I was six years old when I first read Christina’s Rossetti’s Hurt No Living Thing, first in class, then in front of parents in the school assembly. When Mrs Griffiths told everyone how I had only stumbled on the word “gnat”, I was the picture of pride in short pants. Some years later, looking for this childrens’ poem online, I found it. It is short and outwardly very simple, and runs thus:
Hurt no living thing:
Ladybird, nor butterfly,
Nor moth with dusty wing,
Nor cricket chirping cheerily,
Nor grasshopper so light of leap,
Nor dancing gnat, nor beetle fat,
Nor harmless worms that creep.
I noticed the comments beneath it, some of which were complimentary. Others said things like “What about her gut flora and pathogens after infections?” or “So I guess she lived on dirt, hair and toenail clippings.”
There is a curious commonality between this and the recent Twitter storm as first Caroline Criado-Perez and then Stella Creasy became victims of persistent, gut-wrenchingly foul abuse, the first following her successful campaign to have more women put on banknotes, the second when she sprang to the other’s defence.
Lest we forget, the individuals who sent the abusive tweets, though they were a deluge for one person to face, are but a minority of a minority of the online community. I imagine most people who heard this story were to a greater or lesser degree as dumbstruck, outraged and depressed as I was. Indeed as much was demonstrated by the overwhelming outpouring of supporting and solidarity extended to Criado, Creasy and others caught in the crossfire. But what has this to do with Rossetti or her poetry?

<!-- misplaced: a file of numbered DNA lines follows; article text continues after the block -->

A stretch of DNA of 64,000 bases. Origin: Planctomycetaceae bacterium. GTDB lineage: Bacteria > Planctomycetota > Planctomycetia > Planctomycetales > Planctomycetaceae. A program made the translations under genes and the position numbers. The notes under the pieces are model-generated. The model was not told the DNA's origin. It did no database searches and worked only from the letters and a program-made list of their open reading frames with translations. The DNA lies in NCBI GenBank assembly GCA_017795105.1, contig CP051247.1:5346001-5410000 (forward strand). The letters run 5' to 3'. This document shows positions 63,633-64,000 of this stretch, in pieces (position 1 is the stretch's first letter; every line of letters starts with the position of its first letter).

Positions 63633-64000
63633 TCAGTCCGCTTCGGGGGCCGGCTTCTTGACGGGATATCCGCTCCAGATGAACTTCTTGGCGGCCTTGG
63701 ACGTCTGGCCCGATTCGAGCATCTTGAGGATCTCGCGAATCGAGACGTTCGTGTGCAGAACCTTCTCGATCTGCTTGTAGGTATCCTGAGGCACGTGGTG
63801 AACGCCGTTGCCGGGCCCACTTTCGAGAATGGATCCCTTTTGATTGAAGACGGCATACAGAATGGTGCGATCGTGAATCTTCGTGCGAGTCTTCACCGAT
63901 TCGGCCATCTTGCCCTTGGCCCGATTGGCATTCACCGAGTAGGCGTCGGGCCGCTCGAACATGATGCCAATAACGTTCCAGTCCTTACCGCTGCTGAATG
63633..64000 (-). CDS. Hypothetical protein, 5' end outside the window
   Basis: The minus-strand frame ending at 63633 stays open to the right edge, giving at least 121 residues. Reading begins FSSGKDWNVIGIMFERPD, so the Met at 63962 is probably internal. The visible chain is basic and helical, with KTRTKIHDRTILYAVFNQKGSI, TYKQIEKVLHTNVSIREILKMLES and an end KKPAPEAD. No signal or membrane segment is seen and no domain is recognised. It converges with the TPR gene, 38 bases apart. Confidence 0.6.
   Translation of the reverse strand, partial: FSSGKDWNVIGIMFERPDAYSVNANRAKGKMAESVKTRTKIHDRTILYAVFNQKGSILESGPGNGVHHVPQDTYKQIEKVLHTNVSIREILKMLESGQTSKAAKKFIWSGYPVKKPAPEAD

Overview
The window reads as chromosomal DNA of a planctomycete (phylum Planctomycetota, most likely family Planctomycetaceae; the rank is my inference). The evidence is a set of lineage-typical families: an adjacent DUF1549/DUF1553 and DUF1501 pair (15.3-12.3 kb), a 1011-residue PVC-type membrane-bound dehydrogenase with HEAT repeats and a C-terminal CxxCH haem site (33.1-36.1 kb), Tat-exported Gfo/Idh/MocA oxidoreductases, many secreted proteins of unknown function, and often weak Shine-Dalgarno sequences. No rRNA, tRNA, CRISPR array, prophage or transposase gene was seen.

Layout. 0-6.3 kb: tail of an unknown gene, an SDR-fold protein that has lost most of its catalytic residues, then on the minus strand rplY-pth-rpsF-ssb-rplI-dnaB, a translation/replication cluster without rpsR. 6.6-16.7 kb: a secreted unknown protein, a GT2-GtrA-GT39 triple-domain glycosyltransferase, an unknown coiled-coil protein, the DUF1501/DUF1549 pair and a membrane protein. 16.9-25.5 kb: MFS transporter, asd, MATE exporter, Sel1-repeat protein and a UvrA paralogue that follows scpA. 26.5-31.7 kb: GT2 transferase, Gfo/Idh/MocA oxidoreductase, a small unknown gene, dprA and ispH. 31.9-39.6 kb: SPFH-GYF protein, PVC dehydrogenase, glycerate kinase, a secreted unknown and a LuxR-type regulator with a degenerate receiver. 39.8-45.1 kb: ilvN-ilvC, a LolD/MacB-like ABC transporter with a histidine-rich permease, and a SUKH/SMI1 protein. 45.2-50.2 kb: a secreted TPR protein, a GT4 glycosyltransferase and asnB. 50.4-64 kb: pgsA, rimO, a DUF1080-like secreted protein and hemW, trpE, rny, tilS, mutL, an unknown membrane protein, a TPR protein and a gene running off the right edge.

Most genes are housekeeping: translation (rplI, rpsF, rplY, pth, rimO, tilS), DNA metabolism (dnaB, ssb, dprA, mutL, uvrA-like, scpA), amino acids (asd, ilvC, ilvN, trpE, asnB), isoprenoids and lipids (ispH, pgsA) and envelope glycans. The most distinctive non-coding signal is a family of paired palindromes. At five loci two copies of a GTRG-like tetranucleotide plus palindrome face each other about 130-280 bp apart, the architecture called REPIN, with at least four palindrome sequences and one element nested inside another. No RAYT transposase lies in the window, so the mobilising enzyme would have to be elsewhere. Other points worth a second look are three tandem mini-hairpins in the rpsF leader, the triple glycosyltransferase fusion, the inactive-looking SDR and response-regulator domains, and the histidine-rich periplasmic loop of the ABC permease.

Although at opposite ends of the spectrum, both suggest the same cultural dissonance. One merely bespeaks of a pedantic, rather literal emphasis, which sees something at face value and reads into it only a small part of its meaning. If Rossetti had been coding in C sharp (a computer language) the point may have been valid. The other, I grant you, crashes through the basement into the cravenly sordid. Yet I could discern in both the same want of empathy, that ethical wellspring that might otherwise deliver us from evil. If we do unto others as we would have them do unto us, not because it wins friends or keeps us on the right side of the law, but because we suffer on others’ behalf, we are immediately kinder, better people.
I imagine Rossetti understood well that children are a good audience for poetry, both because their minds are unformed, and can be shaped positively by exposure to beauty, but also because they see the world with new and fresh eyes. They can be marked and moulded by lyricism in a way that is diminished as the clay tablet sets. We are all aware of how powerfully vivid and mysterious our childhood impressions were compared to those we receive today. When I think of the poem, I am suffused by a recollection of colour and sense that is usually reserved for music. The poem does not seek to tell us why we should not hurt any other living thing. Instead its interest is in portraying what Gerard Manley Hopkins would have termed ‘inscape’, the secret beauty of the world around us. We think of the ‘chirp’ and ‘creep’ and somewhere below our surface mind, we experience something akin to spiritual rapture.
The sister of Pre-Raphaelite artist Gabriel Dante Rossetti, Christina’s life was marked by what was expected of women up to the nineteenth century and beyond. Remarkably, Rossetti emerged in spite of being pinioned socially and intellectually by the society she lived in. In one poem she compares her development towards womanhood with that of an Italian friend, Enrica: